Bulletin of the American Physical Society
41st Annual Meeting of the APS Division of Atomic, Molecular and Optical Physics
Volume 55, Number 5
Tuesday–Saturday, May 25–29, 2010; Houston, Texas
Session W4: Dynamics with Ultracold Atomic Gases II 
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Chair: Ian Spielman, National Institute of Standards and Technology Room: Regency Ballroom 
Saturday, May 29, 2010 8:00AM  8:12AM 
W4.00001: Thermometry and Dynamics of TwoComponent Ultracold Gases in Optical Lattices Hirokazu Miyake, Patrick Medley, David Weld, David Pritchard, Wolfgang Ketterle Twocomponent mixtures of ultracold atoms in optical lattices are expected to exhibit novel manybody quantum phases at very low temperatures. We have used such a system to realize a new type of latticebased thermometry with $^{87}$Rb atoms, which we call spin gradient thermometry. We present results of this thermometry technique, which include measurement of temperatures as low as 1 nK in the Mott insulating state. We also present results of a study of nonequilibrium spin dynamics in this system. Understanding the time scale of relaxation towards equilibrium is crucial to the realization of quantum magnetism. Furthermore, controlling spin relaxation processes may enable realization of a new cooling scheme analogous to adiabatic demagnetization cooling. [Preview Abstract] 

W4.00002: ABSTRACT WITHDRAWN 
Saturday, May 29, 2010 8:24AM  8:36AM 
W4.00003: Nonlinear dynamics from quantum mechanics for a BEC in a twowell potential Juha Javanainen We study theoretically a BoseEinstein condensate in a doublewell trap. With a sudden switch of the parameters the condensate is put in a state that would be an unstable equilibrium in the classical GrossPitaevskii equation description. Classically one would expect that the system recedes exponentially in time from the equilibrium, but such behavior is not possible under the unitary time evolution of quantum mechanics. We introduce a skeleton model for the detection of the numbers of condensate atoms in each potential well by light scattering. The strength of the measurement may be varied by varying the intensity of the probe light, thereby also adjusting the strength of the measurement backaction. We simulate individual runs of such an experiment using quantum trajectory methods. The distribution of the atoms between the two traps as inferred from the scattered light closely mimics the expected classical behavior provided the measurement is intrusive enough to resolve it, but not so strong that the backaction completely dominates the dynamics. [Preview Abstract] 
Saturday, May 29, 2010 8:36AM  8:48AM 
W4.00004: Dynamical instabilities of fermion superfluids in an optical lattice Arun Paramekanti, Ramachandran Ganesh, Anton Burkov We study the breakdown of superfluidity in the attractive fermion Hubbard model in the presence of a nonzero supercurrent. Using a generalized random phase approximation as well as a strong coupling pseudospin approach, we find that there is a wide range of interaction strengths and fillings at which the superflow can break down via a novel charge modulational dynamical instability. This instability is distinct from previously studied dynamical instabilities of Bose superfluids. The charge order associated with this instability can be either: (i) a commensurate checkerboard modulation driven by softening of a rotonlike mode at the Brillouin zone corner, or, (ii) an incommensurate density modulation arising from superflowinduced finite momentum pairing of fermionic Bogoliubov quasiparticles. We obtain the mean field dynamical phase diagram showing the critical flow momentum of the leading instability over a wide range of fermion densities and interaction strengths and point out experimental implications for cold atom fermion superfluids in an optical lattice. [Preview Abstract]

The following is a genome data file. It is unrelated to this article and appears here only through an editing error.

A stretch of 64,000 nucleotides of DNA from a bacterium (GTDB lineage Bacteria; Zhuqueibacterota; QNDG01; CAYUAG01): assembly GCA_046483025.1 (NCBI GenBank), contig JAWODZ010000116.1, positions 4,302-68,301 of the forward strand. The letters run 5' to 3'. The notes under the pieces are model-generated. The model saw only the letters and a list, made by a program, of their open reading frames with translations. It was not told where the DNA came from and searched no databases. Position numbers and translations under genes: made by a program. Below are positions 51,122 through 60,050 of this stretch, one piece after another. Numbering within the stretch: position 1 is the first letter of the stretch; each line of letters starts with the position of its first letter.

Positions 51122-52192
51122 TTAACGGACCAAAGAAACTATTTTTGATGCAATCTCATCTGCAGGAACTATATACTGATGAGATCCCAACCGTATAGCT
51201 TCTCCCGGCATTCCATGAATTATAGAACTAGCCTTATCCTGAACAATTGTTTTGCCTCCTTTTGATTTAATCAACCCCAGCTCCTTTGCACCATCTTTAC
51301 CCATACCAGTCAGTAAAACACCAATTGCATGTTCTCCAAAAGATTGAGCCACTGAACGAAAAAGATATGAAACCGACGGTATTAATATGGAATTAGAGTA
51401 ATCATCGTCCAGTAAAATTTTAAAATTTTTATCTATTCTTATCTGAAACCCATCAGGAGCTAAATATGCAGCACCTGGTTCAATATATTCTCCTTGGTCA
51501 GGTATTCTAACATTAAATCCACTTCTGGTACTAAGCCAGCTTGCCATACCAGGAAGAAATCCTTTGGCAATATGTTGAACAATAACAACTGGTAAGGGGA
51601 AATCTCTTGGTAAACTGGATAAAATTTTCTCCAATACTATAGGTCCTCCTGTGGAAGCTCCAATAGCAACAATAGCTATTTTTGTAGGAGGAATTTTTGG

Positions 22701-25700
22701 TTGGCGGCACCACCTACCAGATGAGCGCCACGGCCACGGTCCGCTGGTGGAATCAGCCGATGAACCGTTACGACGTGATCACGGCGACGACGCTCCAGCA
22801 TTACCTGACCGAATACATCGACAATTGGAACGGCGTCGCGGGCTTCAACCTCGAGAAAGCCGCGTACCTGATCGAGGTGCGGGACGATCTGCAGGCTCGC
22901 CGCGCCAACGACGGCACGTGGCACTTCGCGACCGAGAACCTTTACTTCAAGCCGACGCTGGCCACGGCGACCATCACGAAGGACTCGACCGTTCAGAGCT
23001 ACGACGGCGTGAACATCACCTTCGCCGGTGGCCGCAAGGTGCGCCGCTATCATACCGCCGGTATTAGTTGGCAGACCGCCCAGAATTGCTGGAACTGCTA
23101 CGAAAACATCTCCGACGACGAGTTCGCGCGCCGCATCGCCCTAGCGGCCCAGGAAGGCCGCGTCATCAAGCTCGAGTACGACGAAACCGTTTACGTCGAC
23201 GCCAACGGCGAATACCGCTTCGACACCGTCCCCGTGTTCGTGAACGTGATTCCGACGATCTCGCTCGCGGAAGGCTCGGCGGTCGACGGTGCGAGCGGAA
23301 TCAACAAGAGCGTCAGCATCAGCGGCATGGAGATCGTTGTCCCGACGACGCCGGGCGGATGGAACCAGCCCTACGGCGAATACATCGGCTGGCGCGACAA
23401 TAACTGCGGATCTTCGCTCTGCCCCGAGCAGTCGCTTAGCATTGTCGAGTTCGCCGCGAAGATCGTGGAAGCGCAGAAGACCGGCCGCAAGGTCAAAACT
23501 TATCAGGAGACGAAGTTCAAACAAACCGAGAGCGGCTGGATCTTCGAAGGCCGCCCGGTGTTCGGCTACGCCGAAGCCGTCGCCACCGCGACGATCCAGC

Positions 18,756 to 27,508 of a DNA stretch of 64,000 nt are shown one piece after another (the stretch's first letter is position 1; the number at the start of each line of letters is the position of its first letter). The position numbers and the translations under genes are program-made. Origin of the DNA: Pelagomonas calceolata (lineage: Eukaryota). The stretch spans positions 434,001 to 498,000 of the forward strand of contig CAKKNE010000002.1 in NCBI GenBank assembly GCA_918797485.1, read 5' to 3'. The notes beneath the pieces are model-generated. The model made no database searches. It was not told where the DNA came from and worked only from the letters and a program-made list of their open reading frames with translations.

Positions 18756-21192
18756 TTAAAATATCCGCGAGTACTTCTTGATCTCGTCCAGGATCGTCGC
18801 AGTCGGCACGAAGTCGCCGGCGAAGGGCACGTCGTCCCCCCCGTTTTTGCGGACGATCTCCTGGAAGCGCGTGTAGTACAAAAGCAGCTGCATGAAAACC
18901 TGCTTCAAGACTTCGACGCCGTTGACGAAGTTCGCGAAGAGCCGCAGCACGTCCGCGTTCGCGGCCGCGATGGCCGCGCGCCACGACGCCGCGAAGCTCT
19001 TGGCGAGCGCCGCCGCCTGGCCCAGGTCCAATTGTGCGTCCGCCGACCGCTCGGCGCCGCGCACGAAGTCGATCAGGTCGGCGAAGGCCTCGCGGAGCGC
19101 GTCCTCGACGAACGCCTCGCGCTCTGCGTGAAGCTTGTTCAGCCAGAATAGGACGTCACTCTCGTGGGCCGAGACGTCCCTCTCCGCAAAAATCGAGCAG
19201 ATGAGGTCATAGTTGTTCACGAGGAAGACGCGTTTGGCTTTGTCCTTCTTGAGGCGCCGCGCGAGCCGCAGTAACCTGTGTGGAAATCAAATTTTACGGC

Saturday, May 29, 2010 8:48AM  9:00AM 
W4.00005: Quantum dynamics of the dissociation of a molecular BEC into fermionic atoms Joel Corney, Magnus \"Ogren, Karen Kheruntsyan We numerically simulate the exact quantum manybody dynamics of bosonic dimers dissociating into fermionic atoms by applying a Gaussian phasespace representation. The accuracy for higherorder correlations is demonstrated by comparison with a standard matrix representation for small systems of $10$ molecules and $10$ atomic modes. We then give results for systems of $10^{2}10^{4}$ molecules and $10^{3}$ atomic modes, illustrating the potential capability of the phasespace representation for firstprinciples quantum dynamical simulations for fermionic systems of realistic sizes in current experiments. Moleculeatom correlations and the decoherence of the initially condensed molecules are studied as time evolves, with clear deviations from the approximate pairing meanfield theory. [Preview Abstract] 
Saturday, May 29, 2010 9:00AM  9:12AM 
W4.00006: Dynamics of fermionization for strongly interacting photons in 1D Dominik Muth, Bernd Schmidt, Michael Fleischhauer When slowlight photons are confined to one spatial dimension with strong repulsive twophoton scattering they will fermionize, i.e. they will form the analog of a LiebLiniger gas in the Tonks limit [1]. We here analyze the dynamics of this process both for repulsive and attractive elastic twophoton scattering using exact numerical methods. We observe that the local twobody correlation attains a steadystate value after a short time, which is however substantially above the groundstate value of the LiebLiniger gas but is very close to the value in a high temperature state. This can be explained as a local thermalization to a temperature corresponding to the energy input by the sudden onset of interactions. Nonlocal twoparticle correlations approach the steadystate on a longer time scale. In the case of attractive interactions, the non local correlations indicate a relaxation to a metastable steadystate, the super TonksGirardeau gas, recently seen for bosons in the experiment by Haller et al. [2]. \newline [1] D. E. Chang, V. Gritsev, G. Morigi, V. Vuletic, M. D. Lukin, and E. A. Demler, Nature Physics 4, 884 (2008) \newline [2] E. Haller, M. Gustavsson, M. J. Mark, J. G. Danzl, R. Hart, G. Pupillo, and H. C. Naegerl, Science 325, 1224 (2009) [Preview Abstract]